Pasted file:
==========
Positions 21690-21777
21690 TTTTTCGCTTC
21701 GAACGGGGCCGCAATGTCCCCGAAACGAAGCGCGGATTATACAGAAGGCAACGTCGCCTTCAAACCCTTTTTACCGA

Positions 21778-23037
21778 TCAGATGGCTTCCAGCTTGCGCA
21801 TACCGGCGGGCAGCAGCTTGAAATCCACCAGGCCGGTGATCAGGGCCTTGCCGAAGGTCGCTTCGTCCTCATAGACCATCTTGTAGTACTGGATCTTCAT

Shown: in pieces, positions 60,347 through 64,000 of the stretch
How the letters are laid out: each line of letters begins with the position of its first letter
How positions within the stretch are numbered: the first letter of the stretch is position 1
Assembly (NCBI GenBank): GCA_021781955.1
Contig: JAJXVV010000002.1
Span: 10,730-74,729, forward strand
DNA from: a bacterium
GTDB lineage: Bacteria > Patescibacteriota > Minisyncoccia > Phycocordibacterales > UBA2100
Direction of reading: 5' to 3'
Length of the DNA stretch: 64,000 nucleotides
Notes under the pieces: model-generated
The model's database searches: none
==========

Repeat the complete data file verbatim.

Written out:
Positions 21690-21777
21690 TTTTTCGCTTC
21701 GAACGGGGCCGCAATGTCCCCGAAACGAAGCGCGGATTATACAGAAGGCAACGTCGCCTTCAAACCCTTTTTACCGA

Positions 21778-23037
21778 TCAGATGGCTTCCAGCTTGCGCA
21801 TACCGGCGGGCAGCAGCTTGAAATCCACCAGGCCGGTGATCAGGGCCTTGCCGAAGGTCGCTTCGTCCTCATAGACCATCTTGTAGTACTGGATCTTCAT

Shown: in pieces, positions 60,347 through 64,000 of the stretch
How the letters are laid out: each line of letters begins with the position of its first letter
How positions within the stretch are numbered: the first letter of the stretch is position 1
Assembly (NCBI GenBank): GCA_021781955.1
Contig: JAJXVV010000002.1
Span: 10,730-74,729, forward strand
DNA from: a bacterium
GTDB lineage: Bacteria > Patescibacteriota > Minisyncoccia > Phycocordibacterales > UBA2100
Direction of reading: 5' to 3'
Length of the DNA stretch: 64,000 nucleotides
Notes under the pieces: model-generated
The model's database searches: none